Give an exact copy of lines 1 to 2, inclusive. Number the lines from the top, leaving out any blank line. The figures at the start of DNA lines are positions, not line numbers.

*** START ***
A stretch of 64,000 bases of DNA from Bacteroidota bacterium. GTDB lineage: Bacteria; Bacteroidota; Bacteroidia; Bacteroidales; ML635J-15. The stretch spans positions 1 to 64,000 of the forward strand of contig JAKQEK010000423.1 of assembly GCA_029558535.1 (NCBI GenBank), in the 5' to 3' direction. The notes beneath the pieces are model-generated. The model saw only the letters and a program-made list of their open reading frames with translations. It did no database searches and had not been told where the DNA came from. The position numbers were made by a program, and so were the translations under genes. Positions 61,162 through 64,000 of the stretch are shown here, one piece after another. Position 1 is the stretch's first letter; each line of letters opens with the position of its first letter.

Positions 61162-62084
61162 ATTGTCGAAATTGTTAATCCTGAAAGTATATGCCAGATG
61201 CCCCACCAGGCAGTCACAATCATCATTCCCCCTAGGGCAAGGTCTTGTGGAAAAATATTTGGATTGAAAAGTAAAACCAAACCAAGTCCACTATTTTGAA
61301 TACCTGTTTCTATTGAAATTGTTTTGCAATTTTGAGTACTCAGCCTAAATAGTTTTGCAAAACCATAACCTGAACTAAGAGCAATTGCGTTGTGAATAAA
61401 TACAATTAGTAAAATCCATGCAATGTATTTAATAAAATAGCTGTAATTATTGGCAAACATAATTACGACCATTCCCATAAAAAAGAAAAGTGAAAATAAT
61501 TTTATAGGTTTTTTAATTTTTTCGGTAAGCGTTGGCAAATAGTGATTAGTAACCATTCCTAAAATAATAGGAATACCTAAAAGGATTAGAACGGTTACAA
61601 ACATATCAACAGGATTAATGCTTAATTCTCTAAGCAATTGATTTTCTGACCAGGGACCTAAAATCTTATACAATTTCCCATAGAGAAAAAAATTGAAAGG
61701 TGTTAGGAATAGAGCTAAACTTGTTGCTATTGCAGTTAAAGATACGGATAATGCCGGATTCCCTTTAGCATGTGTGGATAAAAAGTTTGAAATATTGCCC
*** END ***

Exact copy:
A stretch of 64,000 bases of DNA from Bacteroidota bacterium. GTDB lineage: Bacteria; Bacteroidota; Bacteroidia; Bacteroidales; ML635J-15. The stretch spans positions 1 to 64,000 of the forward strand of contig JAKQEK010000423.1 of assembly GCA_029558535.1 (NCBI GenBank), in the 5' to 3' direction. The notes beneath the pieces are model-generated. The model saw only the letters and a program-made list of their open reading frames with translations. It did no database searches and had not been told where the DNA came from. The position numbers were made by a program, and so were the translations under genes. Positions 61,162 through 64,000 of the stretch are shown here, one piece after another. Position 1 is the stretch's first letter; each line of letters opens with the position of its first letter.

Positions 61162-62084